OAKLAND, Calif. – The tear gas clouds have cleared, graffiti has been scrubbed off buildings, and shattered glass has been swept away.

As downtown Oakland tries to get back to normal — which for now seems to include a massive Occupy Wall Street tent encampment in front of City Hall — the costs of the movement on the long-struggling city are just starting to come into focus.

And the divisions over the violent tactics that capped an otherwise peaceful day of protest may be taking a toll on the movement itself.

In contrast to New York’s thriving island of affluence, Oakland has spent decades on the cusp — a tough, blue-collar town that struggles with poverty and crime.

The protests have been centered in a part of town that has been the target of economic revitalization efforts that recently have lent the area a more upscale vibe but where abandoned storefronts remain plentiful.

Downtown retailers and business leaders say customers and businesses have been scared off. One high-profile real estate developer said he stood in the lobby of his historic office building next to the encampment early Thursday and sent vandals at the door scattering when he racked his loaded shotgun.

“I felt the need to defend the janitorial workers, staff, the building, and myself,” developer Phil Tagami said Friday.

“I support many of the diverse objectives of the Occupy movement, and wholeheartedly believe in the rights of assemblage and free speech. Yet it is not an excuse for breaking the law, violent behavior, and vandalizing small businesses as we experienced two nights ago,” he said.

City leaders during a chaotic five-hour special meeting Thursday night homed in on the price of business lost because of the protests. The meeting was scheduled a week earlier so the City Council could debate a resolution endorsing the Occupy Oakland camp. The measure ended up getting shelved.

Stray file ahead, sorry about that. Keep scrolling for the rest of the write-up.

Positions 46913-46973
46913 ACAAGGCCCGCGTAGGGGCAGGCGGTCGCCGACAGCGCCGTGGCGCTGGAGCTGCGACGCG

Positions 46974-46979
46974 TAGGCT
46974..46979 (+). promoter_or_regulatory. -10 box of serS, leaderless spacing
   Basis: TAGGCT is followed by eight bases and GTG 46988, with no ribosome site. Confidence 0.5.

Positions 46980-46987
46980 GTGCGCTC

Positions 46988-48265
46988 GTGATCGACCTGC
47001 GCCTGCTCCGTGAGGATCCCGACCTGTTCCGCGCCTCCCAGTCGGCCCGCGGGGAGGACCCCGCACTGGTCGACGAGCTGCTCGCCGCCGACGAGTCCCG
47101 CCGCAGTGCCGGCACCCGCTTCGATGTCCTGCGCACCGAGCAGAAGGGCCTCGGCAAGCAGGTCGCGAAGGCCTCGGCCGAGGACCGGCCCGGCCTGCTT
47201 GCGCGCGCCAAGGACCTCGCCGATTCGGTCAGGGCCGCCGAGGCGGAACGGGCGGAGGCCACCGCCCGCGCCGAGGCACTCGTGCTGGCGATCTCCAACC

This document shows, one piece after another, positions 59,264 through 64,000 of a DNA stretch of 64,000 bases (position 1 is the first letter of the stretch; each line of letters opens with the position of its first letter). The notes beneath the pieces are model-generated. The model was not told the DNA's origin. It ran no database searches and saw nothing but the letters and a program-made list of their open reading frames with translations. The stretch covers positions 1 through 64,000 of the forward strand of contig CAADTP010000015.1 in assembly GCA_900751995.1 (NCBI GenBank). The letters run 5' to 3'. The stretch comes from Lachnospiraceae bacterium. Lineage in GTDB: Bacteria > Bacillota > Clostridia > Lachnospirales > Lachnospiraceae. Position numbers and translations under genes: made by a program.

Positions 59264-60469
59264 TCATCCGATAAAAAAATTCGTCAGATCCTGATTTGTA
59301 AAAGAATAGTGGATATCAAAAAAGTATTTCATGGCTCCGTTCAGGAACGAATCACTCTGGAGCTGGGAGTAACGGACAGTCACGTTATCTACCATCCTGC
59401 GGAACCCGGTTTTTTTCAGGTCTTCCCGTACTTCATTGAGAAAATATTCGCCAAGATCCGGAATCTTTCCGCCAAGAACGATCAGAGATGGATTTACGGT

“We’re losing 300 to 400 jobs on people who decided to not renew their leases or not to come here,” said Mayor Jean Quan, who also complained about what she said was the protesters’ lack of willingness to talk with city officials about seeking common ground.

Quan has paid a high political price over her handling of the Occupy encampment.

From an early morning police raid to clear the camp, to a tear gas-filled clash with protesters that night, to an about-face that has allowed the camp to grow bigger than ever, Quan has faced a barrage of criticism from all sides claiming she has failed to show leadership in the crisis.

Joseph Haraburda, president of Oakland’s Chamber of Commerce, blames the city for three deals falling through. Two businesses planning to lease a total of 50,000 square feet of office space and another planning to bring 100 jobs into the city pulled out after Quan allowed protesters to reoccupy to their camp after the police raid cleared them out, he said.

“We want the Occupy Oakland closed,” Haraburda said.

The cash-strapped city’s response to the protests is incurring major costs, especially in the form of police overtime.

The Oakland Police Officer’s Association, which represents the rank-and-file, estimates that the city will have spent about $2 million in the past two weeks on the police response to the protests, which at one point included help from more than a dozen outside law enforcement agencies.